Title

How does brief guided mindfulness meditation enhance empathic concern in novice meditators?: A pilot test of the suggestion hypothesis vs. the mindfulness hypothesis

Document Type

Journal Article

Publication Title

Current Psychology

ISSN

10461310

Publisher

Springer

School

Exercise Medicine Research Institute

RAS ID

35211

Comments

Miyahara, M., Wilson, R., Pocock, T., Kano, T., & Fukuhara, H. (2020). How does brief guided mindfulness meditation enhance empathic concern in novice meditators?: A pilot test of the suggestion hypothesis vs. the mindfulness hypothesis. Current Psychology. Advance online publication. https://doi.org/10.1007/s12144-020-00881-3

Abstract

© 2020, Springer Science+Business Media, LLC, part of Springer Nature. Despite the widespread popularity of mindfulness meditation for its various benefits, the mechanism underlying the meditation process has rarely been explored. Here, we present two preliminary studies designed to test alternative hypotheses: whether the effect of brief guided mindfulness meditation on empathic concern arises from verbal suggestion (suggestion hypothesis) or as a byproduct of an induced mindfulness state (mindfulness hypothesis). Study 1 was a pilot randomized control trial of sitting (breath-and-body) meditation vs. compassion meditation that provided preliminary support for the mindfulness hypothesis. Study 2 was set up to rule out the possibility that the meditation effects observed in Study 1 were the effects of repeated measures. An inactive control group of participants underwent the repeated measures of empathic concern with no meditation in between. The pre-post comparison demonstrated no significant changes in the measures. Thus, the results of two studies supported the mindfulness hypothesis. Limitations of the present study and future research directions are discussed.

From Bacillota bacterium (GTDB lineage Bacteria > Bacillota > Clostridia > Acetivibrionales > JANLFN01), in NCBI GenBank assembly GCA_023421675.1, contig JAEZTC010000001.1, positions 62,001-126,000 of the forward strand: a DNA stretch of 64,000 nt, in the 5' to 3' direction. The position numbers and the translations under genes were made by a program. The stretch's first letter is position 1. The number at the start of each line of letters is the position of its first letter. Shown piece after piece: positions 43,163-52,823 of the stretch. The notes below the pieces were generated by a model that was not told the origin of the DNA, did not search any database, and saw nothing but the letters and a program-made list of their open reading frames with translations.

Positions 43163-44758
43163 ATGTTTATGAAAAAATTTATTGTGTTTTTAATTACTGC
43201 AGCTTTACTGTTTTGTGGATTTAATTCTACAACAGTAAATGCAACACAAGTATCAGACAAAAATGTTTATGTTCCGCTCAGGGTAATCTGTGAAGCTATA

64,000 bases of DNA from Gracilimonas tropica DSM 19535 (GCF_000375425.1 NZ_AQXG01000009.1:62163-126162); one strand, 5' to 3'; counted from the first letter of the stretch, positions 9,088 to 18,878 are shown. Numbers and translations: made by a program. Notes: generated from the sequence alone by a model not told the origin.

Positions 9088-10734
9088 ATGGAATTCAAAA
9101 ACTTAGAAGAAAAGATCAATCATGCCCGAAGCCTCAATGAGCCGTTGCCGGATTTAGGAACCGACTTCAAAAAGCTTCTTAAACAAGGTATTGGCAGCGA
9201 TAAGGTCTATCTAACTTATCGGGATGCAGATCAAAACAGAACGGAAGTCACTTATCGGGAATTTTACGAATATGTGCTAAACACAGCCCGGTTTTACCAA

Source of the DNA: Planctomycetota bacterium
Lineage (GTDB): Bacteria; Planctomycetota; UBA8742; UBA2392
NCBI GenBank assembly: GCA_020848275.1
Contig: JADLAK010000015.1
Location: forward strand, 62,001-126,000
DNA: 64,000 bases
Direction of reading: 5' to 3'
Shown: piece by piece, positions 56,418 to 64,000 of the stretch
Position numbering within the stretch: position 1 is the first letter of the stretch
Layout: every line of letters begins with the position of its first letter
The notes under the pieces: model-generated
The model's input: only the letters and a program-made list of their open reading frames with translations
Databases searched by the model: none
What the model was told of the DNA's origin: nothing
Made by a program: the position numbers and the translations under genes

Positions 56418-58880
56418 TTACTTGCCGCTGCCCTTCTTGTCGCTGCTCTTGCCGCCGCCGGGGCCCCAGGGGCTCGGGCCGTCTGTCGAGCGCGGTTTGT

DOI

10.1007/s12144-020-00881-3

Access Rights

free_to_read

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